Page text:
With reference to FIG. 10, in an alternative electrolytic plating method, matrix material and particles 112 (which are coated with a pre-coat 168 as described above but which are not yet coated with the matrix material) are co-deposited onto article 130. As particles 112 are plated onto article 130 the particles are simultaneously plated with the matrix material to form coating 128.
Alternatively, coating 128 is formed on article 130 by sputtering or spraying coated particles 110 onto the article. Coating 128 is then sintered, after which coating 128 exhibits its selected intrinsic property or properties.
It is possible to engineer many intrinsic properties other than thermal conductivity or coefficient thermal expansion. For example, the electrical conductivity of an article may be engineered in combination with the engineering of other intrinsic properties.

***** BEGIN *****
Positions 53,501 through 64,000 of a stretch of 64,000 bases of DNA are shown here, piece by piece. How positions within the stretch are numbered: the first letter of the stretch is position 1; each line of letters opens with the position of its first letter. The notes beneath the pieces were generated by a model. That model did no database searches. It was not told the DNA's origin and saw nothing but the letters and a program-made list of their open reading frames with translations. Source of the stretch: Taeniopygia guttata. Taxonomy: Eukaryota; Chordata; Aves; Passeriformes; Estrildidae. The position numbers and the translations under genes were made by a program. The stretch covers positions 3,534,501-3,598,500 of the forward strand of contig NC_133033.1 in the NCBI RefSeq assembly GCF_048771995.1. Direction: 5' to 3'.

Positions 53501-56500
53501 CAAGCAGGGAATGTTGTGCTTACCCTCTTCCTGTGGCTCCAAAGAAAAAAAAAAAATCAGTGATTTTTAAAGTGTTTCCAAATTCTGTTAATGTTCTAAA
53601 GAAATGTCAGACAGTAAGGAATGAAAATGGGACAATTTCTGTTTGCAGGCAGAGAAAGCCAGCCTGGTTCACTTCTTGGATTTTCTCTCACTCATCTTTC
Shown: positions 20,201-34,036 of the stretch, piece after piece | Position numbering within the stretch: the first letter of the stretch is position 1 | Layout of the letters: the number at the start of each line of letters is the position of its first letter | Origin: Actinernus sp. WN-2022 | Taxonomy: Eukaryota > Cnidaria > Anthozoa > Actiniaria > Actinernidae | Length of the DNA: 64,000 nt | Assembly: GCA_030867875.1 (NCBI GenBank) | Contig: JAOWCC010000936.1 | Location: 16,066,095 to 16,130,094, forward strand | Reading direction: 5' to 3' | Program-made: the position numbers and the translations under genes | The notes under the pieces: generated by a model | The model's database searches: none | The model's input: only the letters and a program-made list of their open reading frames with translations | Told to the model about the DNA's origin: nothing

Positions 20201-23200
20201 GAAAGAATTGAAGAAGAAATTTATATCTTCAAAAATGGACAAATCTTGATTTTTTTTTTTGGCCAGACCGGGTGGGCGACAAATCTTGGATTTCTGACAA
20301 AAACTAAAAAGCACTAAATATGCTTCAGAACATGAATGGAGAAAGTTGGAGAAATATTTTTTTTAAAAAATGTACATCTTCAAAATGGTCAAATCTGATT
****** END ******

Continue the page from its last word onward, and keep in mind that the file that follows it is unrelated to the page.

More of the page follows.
With reference to FIG. 4, particles 110 need not consist entirely of coated particles. Alternatively, a mixture of coated particles combined with other particles (e.g., copper-coated tungsten particles can be combined with copper particles) may be thoroughly mixed and then compacted to form an article 122 having intrinsic properties that are a function of the volume fractions of all of the materials in the mixture, article 122 exhibiting the intrinsic properties isotropically. Alternatively, the coated particles are combined with materials that exhibit one or more intrinsic properties anisotropically, causing the article in turn to exhibit one or more intrinsic properties anisotropically. For example, the coated particles are mixed with crystalline materials that have properties that differ in different directions, the crystalline materials being mixed with the coated particles in a manner such that the crystalline materials tend to be oriented in a common direction. In another example, the coated particles are mixed with carbon fibers, the carbon fibers tending to be oriented in a common direction. The carbon fibers provide tensile strength that varies with respect to direction.